Street ball was born in the early 1900’s in Washington D.C. and New York City, specifically in Harlem where many basketball players were never given the opportunity to showcase their talents to professional scouts and become a professional basketball player. The idea that black basketball could become a very profitable enterprise was first thought of around the time after World War I. After World War I, when the populations of some cities grew, so too did amateur black basketball. Amateur street ball leagues emerged as more people began to play. Some of the very first teams were the Harlem Renaissance or “The Rens” and the Celtics. These two teams were both very dominant but the Harlem Renaissance was the preeminent team in the 1920’s. After World War II the Rens and some other street ball teams would travel to compete against all white teams. Many of these black players would later enroll in historically black colleges. Not only did street ball give them a way to showcase their talents and make money off of it, it also allowed them to have the drive to get an education. The excitement surrounding these teams grew and with that growth came more fans and more recognition, which even led to greater profit.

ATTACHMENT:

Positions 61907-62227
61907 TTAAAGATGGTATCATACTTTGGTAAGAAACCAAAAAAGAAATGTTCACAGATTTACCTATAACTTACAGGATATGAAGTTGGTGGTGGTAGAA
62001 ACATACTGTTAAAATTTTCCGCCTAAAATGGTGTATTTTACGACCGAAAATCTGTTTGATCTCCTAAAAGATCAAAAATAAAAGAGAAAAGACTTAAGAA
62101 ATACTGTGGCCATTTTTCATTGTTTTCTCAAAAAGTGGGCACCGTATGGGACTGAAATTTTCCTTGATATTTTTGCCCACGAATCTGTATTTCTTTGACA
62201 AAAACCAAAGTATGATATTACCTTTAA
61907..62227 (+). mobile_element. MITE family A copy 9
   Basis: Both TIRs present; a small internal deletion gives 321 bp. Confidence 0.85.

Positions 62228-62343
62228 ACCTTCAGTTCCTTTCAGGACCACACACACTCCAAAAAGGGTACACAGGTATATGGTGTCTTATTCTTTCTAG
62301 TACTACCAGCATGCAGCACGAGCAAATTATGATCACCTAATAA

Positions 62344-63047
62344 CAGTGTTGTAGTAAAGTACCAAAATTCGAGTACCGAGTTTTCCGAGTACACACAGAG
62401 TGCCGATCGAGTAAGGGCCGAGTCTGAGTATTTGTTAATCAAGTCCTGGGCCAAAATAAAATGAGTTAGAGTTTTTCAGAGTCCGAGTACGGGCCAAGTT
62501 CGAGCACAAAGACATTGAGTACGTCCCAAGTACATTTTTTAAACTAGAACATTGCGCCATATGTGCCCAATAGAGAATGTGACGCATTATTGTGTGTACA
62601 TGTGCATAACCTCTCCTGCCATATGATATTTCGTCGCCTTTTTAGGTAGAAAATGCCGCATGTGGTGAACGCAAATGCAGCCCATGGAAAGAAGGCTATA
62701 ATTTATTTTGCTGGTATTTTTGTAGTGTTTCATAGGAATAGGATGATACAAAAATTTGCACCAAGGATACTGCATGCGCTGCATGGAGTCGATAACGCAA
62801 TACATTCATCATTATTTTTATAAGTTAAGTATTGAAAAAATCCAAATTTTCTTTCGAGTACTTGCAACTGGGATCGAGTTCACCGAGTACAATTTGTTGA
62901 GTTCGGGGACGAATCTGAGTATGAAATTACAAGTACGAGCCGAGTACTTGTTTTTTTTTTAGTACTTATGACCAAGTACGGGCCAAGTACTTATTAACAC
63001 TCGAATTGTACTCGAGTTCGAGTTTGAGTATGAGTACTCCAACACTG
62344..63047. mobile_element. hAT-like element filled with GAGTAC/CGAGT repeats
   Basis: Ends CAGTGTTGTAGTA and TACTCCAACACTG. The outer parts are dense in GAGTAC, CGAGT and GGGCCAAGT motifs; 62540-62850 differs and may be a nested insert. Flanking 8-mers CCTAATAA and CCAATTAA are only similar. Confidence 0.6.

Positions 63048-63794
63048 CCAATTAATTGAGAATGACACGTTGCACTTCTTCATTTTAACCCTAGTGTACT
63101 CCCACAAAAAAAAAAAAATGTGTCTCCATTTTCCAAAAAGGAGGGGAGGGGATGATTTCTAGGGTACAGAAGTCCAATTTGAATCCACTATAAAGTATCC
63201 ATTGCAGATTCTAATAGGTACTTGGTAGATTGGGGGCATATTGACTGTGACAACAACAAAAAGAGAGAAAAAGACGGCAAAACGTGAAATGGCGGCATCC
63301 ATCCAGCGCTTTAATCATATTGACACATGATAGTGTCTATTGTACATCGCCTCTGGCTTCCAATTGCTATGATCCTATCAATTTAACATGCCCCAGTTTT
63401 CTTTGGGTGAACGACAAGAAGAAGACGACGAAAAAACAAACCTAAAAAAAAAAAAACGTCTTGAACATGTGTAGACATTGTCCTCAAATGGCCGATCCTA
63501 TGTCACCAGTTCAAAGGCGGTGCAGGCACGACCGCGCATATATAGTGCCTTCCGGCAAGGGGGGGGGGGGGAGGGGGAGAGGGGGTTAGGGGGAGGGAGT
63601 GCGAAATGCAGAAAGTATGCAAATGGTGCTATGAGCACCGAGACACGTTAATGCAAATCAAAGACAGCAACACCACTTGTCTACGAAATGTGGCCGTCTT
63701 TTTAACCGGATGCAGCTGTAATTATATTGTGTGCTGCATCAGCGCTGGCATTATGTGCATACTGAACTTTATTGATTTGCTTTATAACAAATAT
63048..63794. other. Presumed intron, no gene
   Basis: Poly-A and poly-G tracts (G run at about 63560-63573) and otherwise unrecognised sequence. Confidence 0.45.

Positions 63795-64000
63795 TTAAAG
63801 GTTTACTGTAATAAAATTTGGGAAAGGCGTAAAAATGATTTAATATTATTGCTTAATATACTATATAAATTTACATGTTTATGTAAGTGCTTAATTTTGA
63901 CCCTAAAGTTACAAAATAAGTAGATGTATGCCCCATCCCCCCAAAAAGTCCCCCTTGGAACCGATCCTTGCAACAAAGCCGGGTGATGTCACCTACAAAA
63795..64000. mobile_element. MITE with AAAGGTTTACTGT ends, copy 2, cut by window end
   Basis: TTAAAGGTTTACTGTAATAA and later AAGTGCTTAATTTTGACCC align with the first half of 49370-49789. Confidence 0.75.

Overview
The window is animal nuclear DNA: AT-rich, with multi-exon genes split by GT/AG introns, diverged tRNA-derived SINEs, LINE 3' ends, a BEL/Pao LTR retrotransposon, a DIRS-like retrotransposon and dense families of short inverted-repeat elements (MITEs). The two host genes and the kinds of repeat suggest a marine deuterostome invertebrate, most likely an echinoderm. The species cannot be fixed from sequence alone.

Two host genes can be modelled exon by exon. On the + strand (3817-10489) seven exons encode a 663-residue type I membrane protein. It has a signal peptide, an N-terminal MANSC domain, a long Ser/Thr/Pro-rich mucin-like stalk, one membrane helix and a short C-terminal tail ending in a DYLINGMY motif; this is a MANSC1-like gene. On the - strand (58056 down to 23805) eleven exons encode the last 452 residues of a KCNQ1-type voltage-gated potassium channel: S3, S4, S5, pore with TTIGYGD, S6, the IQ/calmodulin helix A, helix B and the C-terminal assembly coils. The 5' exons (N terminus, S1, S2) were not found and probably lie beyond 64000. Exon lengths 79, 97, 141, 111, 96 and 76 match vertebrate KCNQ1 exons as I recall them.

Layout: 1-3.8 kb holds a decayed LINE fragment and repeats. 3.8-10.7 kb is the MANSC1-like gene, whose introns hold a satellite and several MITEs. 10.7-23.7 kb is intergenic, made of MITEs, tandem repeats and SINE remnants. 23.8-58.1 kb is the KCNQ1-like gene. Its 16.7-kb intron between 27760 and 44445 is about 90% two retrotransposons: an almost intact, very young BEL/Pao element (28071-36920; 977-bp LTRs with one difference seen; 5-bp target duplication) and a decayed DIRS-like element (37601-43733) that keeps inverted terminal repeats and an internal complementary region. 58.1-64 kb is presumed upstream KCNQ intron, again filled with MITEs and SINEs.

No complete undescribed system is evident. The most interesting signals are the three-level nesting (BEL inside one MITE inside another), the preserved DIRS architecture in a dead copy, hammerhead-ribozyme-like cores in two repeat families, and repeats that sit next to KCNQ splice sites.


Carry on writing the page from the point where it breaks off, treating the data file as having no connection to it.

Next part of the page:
Even after players made it to the NBA it became a right of passage to come back to play at Rucker park to prove that they still had it. Street Ball characteristics have been put into some college teams such as Michigan with the fab 5. Street Ball has changed basketball as a whole and it has given players opportunity that they may have never had. Ernesto Morris, a Rucker historian talks about his memories of streetball at 127th street and 7th avenue in the film Doin' It in the Park. He says “guys like Wilt Chamberlin played here, thousands of ballplayers played here.” He also talks about how he even played against former New York Knicks player Walt Bellemy came out to the playground and him and his friends played against Bellemy. Streetball was a place young amateur basketball players could experience something unimaginable to most.